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Brent Patterson

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Brent Patterson is the Political Director at the Council of Canadians. He works with the Council's chairperson Maude Barlow, its campaigners, organizers and chapters across the country on trade, energy, water, and health care issues. The Council has political staff in Ottawa, Vancouver, Edmonton, Toronto, Halifax, Delhi, Cape Town and Mexico City. You can follow Brent on Twitter @CBrentPatterson.

CETA will likely be signed, but it will also implode

| August 8, 2014
CETA will likely be signed, but it will also implode

On Tuesday August 5, the Harper government announced -- via a brief news release, a teleconference call, and strangely an online video -- that negotiators had finalized the 1,500-page text of a Canada-European Union Comprehensive Economic and Trade Agreement (CETA).

At this point, the text has reportedly been sent to Canadian provincial governments and the European Union member states for initial feedback to be submitted over the next few weeks. It is also being reported by various news sources that the agreement will be signed in late September (likely September 25) in Ottawa and the text may be released to the public at that time (though there are clearer indications that this is not the case and that the text will not be released for at least several more months after a "legal scrubbing" or perhaps even longer).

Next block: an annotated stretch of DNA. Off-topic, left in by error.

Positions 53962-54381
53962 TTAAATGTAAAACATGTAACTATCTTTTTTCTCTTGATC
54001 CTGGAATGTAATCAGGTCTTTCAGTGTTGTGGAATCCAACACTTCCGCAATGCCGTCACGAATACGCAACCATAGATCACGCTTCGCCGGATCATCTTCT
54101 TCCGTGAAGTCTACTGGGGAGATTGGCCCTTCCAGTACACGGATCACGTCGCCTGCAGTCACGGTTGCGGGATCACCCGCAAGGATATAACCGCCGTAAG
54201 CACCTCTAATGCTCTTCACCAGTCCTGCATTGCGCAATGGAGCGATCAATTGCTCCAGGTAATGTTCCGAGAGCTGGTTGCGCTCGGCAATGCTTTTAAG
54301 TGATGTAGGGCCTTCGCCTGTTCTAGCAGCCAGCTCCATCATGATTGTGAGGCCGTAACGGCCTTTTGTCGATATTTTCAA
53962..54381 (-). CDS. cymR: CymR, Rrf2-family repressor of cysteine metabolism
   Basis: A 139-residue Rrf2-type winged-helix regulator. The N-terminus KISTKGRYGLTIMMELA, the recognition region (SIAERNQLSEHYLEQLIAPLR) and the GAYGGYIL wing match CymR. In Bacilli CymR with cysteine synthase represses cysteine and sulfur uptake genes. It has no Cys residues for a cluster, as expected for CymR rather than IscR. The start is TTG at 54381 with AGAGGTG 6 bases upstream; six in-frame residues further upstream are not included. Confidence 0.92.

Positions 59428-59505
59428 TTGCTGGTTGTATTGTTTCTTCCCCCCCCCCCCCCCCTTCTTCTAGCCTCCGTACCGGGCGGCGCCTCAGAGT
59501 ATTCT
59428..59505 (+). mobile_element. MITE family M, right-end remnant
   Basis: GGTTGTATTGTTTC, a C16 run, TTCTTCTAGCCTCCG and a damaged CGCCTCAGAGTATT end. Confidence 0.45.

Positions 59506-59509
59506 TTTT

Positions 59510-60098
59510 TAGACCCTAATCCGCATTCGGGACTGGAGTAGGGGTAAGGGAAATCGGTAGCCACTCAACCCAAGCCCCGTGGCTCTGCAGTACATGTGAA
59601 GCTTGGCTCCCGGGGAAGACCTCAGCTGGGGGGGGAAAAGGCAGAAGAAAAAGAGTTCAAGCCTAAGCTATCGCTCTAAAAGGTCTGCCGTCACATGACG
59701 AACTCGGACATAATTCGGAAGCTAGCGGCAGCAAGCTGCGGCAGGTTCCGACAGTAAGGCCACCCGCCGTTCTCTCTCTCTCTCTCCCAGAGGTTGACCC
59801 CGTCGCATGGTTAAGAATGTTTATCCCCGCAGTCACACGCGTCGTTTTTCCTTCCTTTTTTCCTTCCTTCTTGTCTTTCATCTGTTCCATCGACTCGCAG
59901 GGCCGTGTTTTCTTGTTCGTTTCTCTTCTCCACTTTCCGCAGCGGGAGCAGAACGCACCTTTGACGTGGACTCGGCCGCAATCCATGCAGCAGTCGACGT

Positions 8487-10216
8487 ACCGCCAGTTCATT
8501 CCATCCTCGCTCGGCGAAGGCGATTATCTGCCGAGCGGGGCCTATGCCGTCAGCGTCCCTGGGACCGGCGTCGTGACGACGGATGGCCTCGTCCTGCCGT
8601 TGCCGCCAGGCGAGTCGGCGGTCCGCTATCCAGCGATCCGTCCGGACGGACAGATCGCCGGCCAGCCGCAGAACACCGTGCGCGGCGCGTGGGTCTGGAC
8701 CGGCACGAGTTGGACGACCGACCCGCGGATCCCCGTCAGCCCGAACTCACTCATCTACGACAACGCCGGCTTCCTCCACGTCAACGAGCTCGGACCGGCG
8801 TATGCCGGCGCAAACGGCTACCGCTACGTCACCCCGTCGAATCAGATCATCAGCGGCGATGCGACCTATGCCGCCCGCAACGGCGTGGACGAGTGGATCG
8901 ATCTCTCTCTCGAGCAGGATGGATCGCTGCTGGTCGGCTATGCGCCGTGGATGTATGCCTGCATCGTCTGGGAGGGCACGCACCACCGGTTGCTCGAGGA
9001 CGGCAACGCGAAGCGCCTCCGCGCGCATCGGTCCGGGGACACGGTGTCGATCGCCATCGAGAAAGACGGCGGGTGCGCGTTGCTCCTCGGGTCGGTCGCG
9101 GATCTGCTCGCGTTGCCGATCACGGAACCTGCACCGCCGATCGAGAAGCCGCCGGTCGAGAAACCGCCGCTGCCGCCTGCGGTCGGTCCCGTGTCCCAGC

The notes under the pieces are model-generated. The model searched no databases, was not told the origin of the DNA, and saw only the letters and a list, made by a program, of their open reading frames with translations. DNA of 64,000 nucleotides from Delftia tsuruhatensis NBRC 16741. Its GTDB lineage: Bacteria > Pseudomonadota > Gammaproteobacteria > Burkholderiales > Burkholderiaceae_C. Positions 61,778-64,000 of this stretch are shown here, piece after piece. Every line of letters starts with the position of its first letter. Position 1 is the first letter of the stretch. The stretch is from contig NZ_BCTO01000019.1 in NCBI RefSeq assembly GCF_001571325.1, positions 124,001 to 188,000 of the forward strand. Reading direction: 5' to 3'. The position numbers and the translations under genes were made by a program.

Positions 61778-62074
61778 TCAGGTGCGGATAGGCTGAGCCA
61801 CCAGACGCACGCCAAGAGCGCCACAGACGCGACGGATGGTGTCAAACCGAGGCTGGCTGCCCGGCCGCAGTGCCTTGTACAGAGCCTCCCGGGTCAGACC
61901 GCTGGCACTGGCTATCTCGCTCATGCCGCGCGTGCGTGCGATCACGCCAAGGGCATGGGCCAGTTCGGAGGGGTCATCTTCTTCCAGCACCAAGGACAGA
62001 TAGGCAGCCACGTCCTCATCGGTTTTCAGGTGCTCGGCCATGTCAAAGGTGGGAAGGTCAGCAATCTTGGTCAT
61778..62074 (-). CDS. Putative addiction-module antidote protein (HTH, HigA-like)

After the ceremony on September 25, the ratification process -- including translation of the 42 chapters and 48 annexes of the deal into 23 languages -- could take up to two years or more. That process -- again according to various news reports -- involves ratification by the 10 provincial legislatures (and possibly the three territorial legislatures), the 751-member European Parliament, the EU's 28 member states, and the European Commission. Implementation of the deal is scheduled for mid-2016.

And while the text may have been finalized, Matthew Kronby, Canada's lead lawyer in the negotiations until 2012, says, "If Germany is really adamant about this [revising the investor-state provision], as the most important and economically powerful member of the European Union, their views would be given serious consideration."

Both the NDP and Liberals have made public statements supportive of the deal, but both parties are also seeking details.

The NDP says, "The NDP has long maintained that Canada should have deeper economic relations with the European Union -- democratic countries with some of the highest environmental and labour standards in the world.... The question Canadians are now asking is whether Conservatives negotiated a good deal for Canada? Unfortunately, Conservatives have kept Parliament and Canadians in the dark throughout the negotiations with talks conducted in secret and without any transparency."